Contrary to what was reported in an Atlanta Jewish Times editorial (“Our View: We Blew It,” March 10), I was very proud as the rabbi of Congregation Etz Chaim not to have “blown it” by bringing close to a minyan of students to attend to the Center for Israel Education’s first session at the Weber School.
As a synagogue, we have been very blessed over the years to have benefited from excellent educational curricula and professional training provided by CIE. That is why, despite its poor scheduling adjacent to the High Holidays, as a new rabbi in Atlanta I agreed with your sentiment that a workshop regarding Israel and anti-Semitism on campus was just what our teens needed to hear.
I gladly attended the first workshop alongside many teens enrolled in my senior seminar class.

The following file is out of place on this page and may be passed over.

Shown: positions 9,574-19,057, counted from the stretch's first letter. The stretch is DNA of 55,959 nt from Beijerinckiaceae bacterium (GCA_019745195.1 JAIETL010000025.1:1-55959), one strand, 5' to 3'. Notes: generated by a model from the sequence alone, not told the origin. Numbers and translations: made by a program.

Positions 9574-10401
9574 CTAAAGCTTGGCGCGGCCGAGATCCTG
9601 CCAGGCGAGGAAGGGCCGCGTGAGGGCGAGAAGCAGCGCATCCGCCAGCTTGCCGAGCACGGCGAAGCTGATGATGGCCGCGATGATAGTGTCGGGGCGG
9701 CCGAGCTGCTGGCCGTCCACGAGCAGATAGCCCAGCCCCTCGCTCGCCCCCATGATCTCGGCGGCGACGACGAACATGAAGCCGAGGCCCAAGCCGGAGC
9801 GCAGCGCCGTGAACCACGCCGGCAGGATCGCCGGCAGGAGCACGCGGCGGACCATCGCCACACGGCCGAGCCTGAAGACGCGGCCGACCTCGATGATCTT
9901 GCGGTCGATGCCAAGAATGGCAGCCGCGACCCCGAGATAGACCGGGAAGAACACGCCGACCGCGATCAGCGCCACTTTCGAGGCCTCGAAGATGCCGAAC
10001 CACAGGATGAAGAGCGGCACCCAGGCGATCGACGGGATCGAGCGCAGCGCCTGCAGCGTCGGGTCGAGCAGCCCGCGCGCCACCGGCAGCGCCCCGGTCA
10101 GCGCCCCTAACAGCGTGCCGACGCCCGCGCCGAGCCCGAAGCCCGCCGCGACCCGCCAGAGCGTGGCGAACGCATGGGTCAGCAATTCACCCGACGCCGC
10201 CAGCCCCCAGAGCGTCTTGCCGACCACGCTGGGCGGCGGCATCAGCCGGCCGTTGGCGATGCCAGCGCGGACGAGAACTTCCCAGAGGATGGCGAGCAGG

Unfortunately, I did not insist that my teens return for the second and third sessions because the first session did not meet my expectations. Contrary to the highly informative final session that you describe in your editorial, which is what I hoped my teens would experience, much of the first session essentially boiled down to useful information for students interested in applying to Emory.
Professor Stein and the Emory admissions director who spoke no doubt provided helpful insights on general college admissions. However, I found that none of it was tailored to considerations specific to a Jewish student’s college application process.
I agree with your sentiment that the Center for Israel Education continues to be an indispensable gem in the city of Atlanta, and the community must do more to support it. I personally remain deeply impressed by the scope of CIE’s impact nationally and by its educators.
From your editorial, it sounds like subsequent sessions in this series were more worthwhile. Unfortunately, I also hope you can appreciate that after this first session disappointed, I was not going to insist that my students return for subsequent sessions.
— Rabbi Dan Dorsch, Congregation Etz Chaim, East Cobb